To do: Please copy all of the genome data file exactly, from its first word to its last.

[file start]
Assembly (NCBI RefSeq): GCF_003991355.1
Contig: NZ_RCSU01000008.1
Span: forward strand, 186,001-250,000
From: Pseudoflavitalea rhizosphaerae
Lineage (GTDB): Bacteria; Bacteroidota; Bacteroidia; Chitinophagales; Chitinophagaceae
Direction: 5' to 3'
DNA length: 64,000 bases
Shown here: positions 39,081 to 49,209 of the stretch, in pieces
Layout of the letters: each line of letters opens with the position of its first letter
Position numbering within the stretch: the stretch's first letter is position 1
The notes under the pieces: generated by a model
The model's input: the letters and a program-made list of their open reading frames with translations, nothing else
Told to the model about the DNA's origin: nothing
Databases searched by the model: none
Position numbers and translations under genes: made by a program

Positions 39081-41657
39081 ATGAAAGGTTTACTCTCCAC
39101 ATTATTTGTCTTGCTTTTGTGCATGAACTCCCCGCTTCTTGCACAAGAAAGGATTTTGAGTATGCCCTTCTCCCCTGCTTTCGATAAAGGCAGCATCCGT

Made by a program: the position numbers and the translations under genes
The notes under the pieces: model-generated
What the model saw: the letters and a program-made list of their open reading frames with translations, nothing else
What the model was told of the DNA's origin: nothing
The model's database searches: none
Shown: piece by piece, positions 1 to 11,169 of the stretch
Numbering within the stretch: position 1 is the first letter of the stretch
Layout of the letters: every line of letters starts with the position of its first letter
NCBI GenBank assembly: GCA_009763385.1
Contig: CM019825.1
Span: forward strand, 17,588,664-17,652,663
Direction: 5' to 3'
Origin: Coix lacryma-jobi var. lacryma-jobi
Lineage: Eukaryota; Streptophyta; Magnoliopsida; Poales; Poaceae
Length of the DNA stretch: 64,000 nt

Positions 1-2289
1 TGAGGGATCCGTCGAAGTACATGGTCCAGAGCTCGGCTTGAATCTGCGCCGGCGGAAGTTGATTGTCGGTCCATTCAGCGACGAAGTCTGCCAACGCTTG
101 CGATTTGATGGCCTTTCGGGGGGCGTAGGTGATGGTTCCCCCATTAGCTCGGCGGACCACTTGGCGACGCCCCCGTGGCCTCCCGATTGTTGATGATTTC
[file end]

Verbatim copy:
Assembly (NCBI RefSeq): GCF_003991355.1
Contig: NZ_RCSU01000008.1
Span: forward strand, 186,001-250,000
From: Pseudoflavitalea rhizosphaerae
Lineage (GTDB): Bacteria; Bacteroidota; Bacteroidia; Chitinophagales; Chitinophagaceae
Direction: 5' to 3'
DNA length: 64,000 bases
Shown here: positions 39,081 to 49,209 of the stretch, in pieces
Layout of the letters: each line of letters opens with the position of its first letter
Position numbering within the stretch: the stretch's first letter is position 1
The notes under the pieces: generated by a model
The model's input: the letters and a program-made list of their open reading frames with translations, nothing else
Told to the model about the DNA's origin: nothing
Databases searched by the model: none
Position numbers and translations under genes: made by a program

Positions 39081-41657
39081 ATGAAAGGTTTACTCTCCAC
39101 ATTATTTGTCTTGCTTTTGTGCATGAACTCCCCGCTTCTTGCACAAGAAAGGATTTTGAGTATGCCCTTCTCCCCTGCTTTCGATAAAGGCAGCATCCGT

Made by a program: the position numbers and the translations under genes
The notes under the pieces: model-generated
What the model saw: the letters and a program-made list of their open reading frames with translations, nothing else
What the model was told of the DNA's origin: nothing
The model's database searches: none
Shown: piece by piece, positions 1 to 11,169 of the stretch
Numbering within the stretch: position 1 is the first letter of the stretch
Layout of the letters: every line of letters starts with the position of its first letter
NCBI GenBank assembly: GCA_009763385.1
Contig: CM019825.1
Span: forward strand, 17,588,664-17,652,663
Direction: 5' to 3'
Origin: Coix lacryma-jobi var. lacryma-jobi
Lineage: Eukaryota; Streptophyta; Magnoliopsida; Poales; Poaceae
Length of the DNA stretch: 64,000 nt

Positions 1-2289
1 TGAGGGATCCGTCGAAGTACATGGTCCAGAGCTCGGCTTGAATCTGCGCCGGCGGAAGTTGATTGTCGGTCCATTCAGCGACGAAGTCTGCCAACGCTTG
101 CGATTTGATGGCCTTTCGGGGGGCGTAGGTGATGGTTCCCCCATTAGCTCGGCGGACCACTTGGCGACGCCCCCGTGGCCTCCCGATTGTTGATGATTTC